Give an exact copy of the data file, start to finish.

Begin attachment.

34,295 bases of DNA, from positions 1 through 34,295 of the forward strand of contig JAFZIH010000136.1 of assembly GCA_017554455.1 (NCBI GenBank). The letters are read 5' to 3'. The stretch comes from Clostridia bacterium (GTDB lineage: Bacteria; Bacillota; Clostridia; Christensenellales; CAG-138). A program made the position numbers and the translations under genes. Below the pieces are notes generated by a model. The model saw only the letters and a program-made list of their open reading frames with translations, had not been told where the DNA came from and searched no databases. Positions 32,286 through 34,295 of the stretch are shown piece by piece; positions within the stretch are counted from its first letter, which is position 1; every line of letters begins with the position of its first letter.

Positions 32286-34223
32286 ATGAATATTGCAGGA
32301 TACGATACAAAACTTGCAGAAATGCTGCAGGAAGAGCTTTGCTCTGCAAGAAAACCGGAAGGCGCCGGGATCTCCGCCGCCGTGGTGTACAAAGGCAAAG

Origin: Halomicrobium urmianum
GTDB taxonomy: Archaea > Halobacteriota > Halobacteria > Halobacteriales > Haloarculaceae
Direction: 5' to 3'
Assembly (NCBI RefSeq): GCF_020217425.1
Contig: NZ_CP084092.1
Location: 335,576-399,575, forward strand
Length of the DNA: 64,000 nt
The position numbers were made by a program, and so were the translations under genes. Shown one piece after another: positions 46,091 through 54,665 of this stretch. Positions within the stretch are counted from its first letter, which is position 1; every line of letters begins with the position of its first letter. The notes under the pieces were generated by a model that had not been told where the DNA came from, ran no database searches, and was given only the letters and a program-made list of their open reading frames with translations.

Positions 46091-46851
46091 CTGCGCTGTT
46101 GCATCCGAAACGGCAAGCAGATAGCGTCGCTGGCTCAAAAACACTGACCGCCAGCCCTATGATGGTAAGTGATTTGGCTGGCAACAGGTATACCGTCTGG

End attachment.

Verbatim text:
34,295 bases of DNA, from positions 1 through 34,295 of the forward strand of contig JAFZIH010000136.1 of assembly GCA_017554455.1 (NCBI GenBank). The letters are read 5' to 3'. The stretch comes from Clostridia bacterium (GTDB lineage: Bacteria; Bacillota; Clostridia; Christensenellales; CAG-138). A program made the position numbers and the translations under genes. Below the pieces are notes generated by a model. The model saw only the letters and a program-made list of their open reading frames with translations, had not been told where the DNA came from and searched no databases. Positions 32,286 through 34,295 of the stretch are shown piece by piece; positions within the stretch are counted from its first letter, which is position 1; every line of letters begins with the position of its first letter.

Positions 32286-34223
32286 ATGAATATTGCAGGA
32301 TACGATACAAAACTTGCAGAAATGCTGCAGGAAGAGCTTTGCTCTGCAAGAAAACCGGAAGGCGCCGGGATCTCCGCCGCCGTGGTGTACAAAGGCAAAG

Origin: Halomicrobium urmianum
GTDB taxonomy: Archaea > Halobacteriota > Halobacteria > Halobacteriales > Haloarculaceae
Direction: 5' to 3'
Assembly (NCBI RefSeq): GCF_020217425.1
Contig: NZ_CP084092.1
Location: 335,576-399,575, forward strand
Length of the DNA: 64,000 nt
The position numbers were made by a program, and so were the translations under genes. Shown one piece after another: positions 46,091 through 54,665 of this stretch. Positions within the stretch are counted from its first letter, which is position 1; every line of letters begins with the position of its first letter. The notes under the pieces were generated by a model that had not been told where the DNA came from, ran no database searches, and was given only the letters and a program-made list of their open reading frames with translations.

Positions 46091-46851
46091 CTGCGCTGTT
46101 GCATCCGAAACGGCAAGCAGATAGCGTCGCTGGCTCAAAAACACTGACCGCCAGCCCTATGATGGTAAGTGATTTGGCTGGCAACAGGTATACCGTCTGG